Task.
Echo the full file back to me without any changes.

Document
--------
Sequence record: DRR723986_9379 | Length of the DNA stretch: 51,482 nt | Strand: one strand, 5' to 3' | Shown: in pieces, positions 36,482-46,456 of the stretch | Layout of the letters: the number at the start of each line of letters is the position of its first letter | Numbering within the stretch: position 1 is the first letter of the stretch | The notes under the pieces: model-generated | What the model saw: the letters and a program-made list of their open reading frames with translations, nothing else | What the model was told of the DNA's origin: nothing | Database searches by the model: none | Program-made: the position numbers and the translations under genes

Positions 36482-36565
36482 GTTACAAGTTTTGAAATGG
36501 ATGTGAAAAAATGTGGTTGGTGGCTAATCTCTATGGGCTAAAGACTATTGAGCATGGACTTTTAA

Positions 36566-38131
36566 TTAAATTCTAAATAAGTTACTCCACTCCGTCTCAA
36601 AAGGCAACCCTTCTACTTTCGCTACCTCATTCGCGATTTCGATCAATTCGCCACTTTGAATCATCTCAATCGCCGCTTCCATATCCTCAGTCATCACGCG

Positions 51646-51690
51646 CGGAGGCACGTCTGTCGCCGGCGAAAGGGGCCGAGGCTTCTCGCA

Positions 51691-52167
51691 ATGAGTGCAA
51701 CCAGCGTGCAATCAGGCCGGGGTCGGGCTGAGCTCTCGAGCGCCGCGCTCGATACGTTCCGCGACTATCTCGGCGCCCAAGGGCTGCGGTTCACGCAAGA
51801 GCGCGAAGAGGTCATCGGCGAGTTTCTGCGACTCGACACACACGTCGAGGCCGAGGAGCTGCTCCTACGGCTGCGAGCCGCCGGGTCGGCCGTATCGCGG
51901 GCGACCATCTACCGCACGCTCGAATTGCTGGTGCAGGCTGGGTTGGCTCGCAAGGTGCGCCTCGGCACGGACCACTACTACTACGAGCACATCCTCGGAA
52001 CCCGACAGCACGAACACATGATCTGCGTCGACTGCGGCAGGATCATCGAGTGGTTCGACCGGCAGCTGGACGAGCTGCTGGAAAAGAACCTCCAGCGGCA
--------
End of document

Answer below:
Sequence record: DRR723986_9379 | Length of the DNA stretch: 51,482 nt | Strand: one strand, 5' to 3' | Shown: in pieces, positions 36,482-46,456 of the stretch | Layout of the letters: the number at the start of each line of letters is the position of its first letter | Numbering within the stretch: position 1 is the first letter of the stretch | The notes under the pieces: model-generated | What the model saw: the letters and a program-made list of their open reading frames with translations, nothing else | What the model was told of the DNA's origin: nothing | Database searches by the model: none | Program-made: the position numbers and the translations under genes

Positions 36482-36565
36482 GTTACAAGTTTTGAAATGG
36501 ATGTGAAAAAATGTGGTTGGTGGCTAATCTCTATGGGCTAAAGACTATTGAGCATGGACTTTTAA

Positions 36566-38131
36566 TTAAATTCTAAATAAGTTACTCCACTCCGTCTCAA
36601 AAGGCAACCCTTCTACTTTCGCTACCTCATTCGCGATTTCGATCAATTCGCCACTTTGAATCATCTCAATCGCCGCTTCCATATCCTCAGTCATCACGCG

Positions 51646-51690
51646 CGGAGGCACGTCTGTCGCCGGCGAAAGGGGCCGAGGCTTCTCGCA

Positions 51691-52167
51691 ATGAGTGCAA
51701 CCAGCGTGCAATCAGGCCGGGGTCGGGCTGAGCTCTCGAGCGCCGCGCTCGATACGTTCCGCGACTATCTCGGCGCCCAAGGGCTGCGGTTCACGCAAGA
51801 GCGCGAAGAGGTCATCGGCGAGTTTCTGCGACTCGACACACACGTCGAGGCCGAGGAGCTGCTCCTACGGCTGCGAGCCGCCGGGTCGGCCGTATCGCGG
51901 GCGACCATCTACCGCACGCTCGAATTGCTGGTGCAGGCTGGGTTGGCTCGCAAGGTGCGCCTCGGCACGGACCACTACTACTACGAGCACATCCTCGGAA
52001 CCCGACAGCACGAACACATGATCTGCGTCGACTGCGGCAGGATCATCGAGTGGTTCGACCGGCAGCTGGACGAGCTGCTGGAAAAGAACCTCCAGCGGCA